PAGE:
Tuesday, 13 March 2012
Painting Rainy Streets
Here in Salamanca it almost never rains, I suppose I should be grateful. After painting a few cityscapes of the buildings of in the typical yellow sandstone called Villamayor illuminated by a bright blue sky I began to realise that yellow on blue can get boring sometimes. Instead of waiting for a day with nice weather to go out and take source photos I began to get my camera out on gloomy days. One great advantage of rainy days is that the light from the sky is reflected up off the ground, even if it is gloomy grey or white light, the result is that light is coming from everywhere and the ground becomes a mirror for the rest of the painting. I had been looking at some paintings by Ken Howard and was extremely impressed by his depiction of wet city streets, it caught my eye how much green he used in the reflections. When I looked at some photos I had taken of Salamanca in the rain I noticed that there was also a lot of green in the reflections, even though there weren't any trees or anything green in the images. I decided to have a go and did this oil painting of Calle Toro, I never finished it and it's a few years old now, despite this it is still by far my most popular painting on Flickr.com, with over 1500 views! I had intended to to more on it but got distracted by another painting and when I went back to this painting couldn't muster the energy to get into it again.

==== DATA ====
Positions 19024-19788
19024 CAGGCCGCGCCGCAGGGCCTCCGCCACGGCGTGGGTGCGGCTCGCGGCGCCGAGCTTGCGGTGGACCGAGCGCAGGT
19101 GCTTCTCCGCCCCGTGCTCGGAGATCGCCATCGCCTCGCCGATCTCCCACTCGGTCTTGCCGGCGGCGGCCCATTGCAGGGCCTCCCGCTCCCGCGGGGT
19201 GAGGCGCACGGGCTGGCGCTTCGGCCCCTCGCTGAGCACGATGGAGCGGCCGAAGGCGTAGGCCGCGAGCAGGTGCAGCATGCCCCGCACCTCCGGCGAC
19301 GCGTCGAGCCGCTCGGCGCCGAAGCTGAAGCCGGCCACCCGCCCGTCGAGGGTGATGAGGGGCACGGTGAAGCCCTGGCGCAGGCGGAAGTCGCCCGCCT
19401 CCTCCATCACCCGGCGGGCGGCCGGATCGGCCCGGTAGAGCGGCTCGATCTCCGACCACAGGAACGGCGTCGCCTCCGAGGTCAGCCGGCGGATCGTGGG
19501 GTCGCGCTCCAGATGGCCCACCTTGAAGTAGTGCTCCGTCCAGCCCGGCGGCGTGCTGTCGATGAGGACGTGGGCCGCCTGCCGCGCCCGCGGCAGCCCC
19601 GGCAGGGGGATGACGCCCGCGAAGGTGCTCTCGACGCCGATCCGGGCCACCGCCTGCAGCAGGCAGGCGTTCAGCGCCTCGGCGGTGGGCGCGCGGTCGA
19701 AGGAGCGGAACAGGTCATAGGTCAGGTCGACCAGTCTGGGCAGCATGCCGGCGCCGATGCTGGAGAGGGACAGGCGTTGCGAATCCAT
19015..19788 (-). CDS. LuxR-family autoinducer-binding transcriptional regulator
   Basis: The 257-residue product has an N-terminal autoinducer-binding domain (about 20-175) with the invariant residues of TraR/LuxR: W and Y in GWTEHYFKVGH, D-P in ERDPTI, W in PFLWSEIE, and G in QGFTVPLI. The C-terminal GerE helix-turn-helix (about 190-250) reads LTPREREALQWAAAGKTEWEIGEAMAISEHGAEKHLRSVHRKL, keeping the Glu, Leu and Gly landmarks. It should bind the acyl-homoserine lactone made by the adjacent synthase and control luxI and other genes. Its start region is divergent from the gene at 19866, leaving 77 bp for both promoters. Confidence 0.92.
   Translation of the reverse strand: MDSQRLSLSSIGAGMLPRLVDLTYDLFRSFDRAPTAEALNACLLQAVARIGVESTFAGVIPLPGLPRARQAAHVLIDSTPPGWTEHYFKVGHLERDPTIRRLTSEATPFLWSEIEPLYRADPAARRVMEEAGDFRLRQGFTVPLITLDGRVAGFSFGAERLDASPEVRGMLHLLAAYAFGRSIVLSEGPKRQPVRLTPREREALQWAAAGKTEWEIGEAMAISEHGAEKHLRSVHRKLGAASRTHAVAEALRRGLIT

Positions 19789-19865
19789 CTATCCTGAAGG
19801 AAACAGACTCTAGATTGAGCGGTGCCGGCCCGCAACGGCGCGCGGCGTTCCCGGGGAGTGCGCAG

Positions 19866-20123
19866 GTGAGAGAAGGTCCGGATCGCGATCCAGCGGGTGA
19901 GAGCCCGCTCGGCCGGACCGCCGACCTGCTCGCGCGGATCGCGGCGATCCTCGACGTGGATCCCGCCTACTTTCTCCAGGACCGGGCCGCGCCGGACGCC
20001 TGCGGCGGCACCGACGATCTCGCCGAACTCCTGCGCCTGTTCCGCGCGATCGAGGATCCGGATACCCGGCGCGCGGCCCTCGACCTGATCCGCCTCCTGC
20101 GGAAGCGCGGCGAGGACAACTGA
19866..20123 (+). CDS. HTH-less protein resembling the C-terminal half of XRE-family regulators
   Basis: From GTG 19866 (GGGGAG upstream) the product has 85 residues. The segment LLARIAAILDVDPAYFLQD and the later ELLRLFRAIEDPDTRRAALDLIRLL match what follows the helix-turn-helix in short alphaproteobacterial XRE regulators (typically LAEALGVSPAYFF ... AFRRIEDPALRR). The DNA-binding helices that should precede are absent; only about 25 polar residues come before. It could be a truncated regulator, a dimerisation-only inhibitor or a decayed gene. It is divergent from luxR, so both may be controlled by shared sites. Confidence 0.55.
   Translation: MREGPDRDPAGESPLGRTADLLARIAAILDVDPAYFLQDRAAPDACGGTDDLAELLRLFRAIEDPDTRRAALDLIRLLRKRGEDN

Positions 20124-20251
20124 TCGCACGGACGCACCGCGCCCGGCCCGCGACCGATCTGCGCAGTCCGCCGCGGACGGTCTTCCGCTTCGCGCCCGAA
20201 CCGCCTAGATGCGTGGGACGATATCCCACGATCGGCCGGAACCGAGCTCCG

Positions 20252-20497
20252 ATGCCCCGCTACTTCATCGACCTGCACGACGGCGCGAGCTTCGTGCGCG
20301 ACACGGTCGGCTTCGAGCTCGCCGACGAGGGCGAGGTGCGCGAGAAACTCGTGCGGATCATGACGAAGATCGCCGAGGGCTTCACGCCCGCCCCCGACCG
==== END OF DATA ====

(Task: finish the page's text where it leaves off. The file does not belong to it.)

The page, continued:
I followed the same theme of rainy streets by taking some photos of the National Gallery on Trafalgar Square when visiting my parents one Christmas in London. In this one it is almost dark and so it is the floodlights on the facade that are reflected by the wet pavement.
Another key to both of these paintings is the people milling about in the streets, cityscapes without people tend to look spooky, no matter how nice the buildings are. In the painting of the National Gallery they are little more than silhouettes, in the Calle Toro painting they are a bit more elaborate but still just blobs of colour, well worth putting in though. I never wait for people to get out of the way when I am taking a photo to paint in a city, always mindful of the added value these strangers may give to my paintings.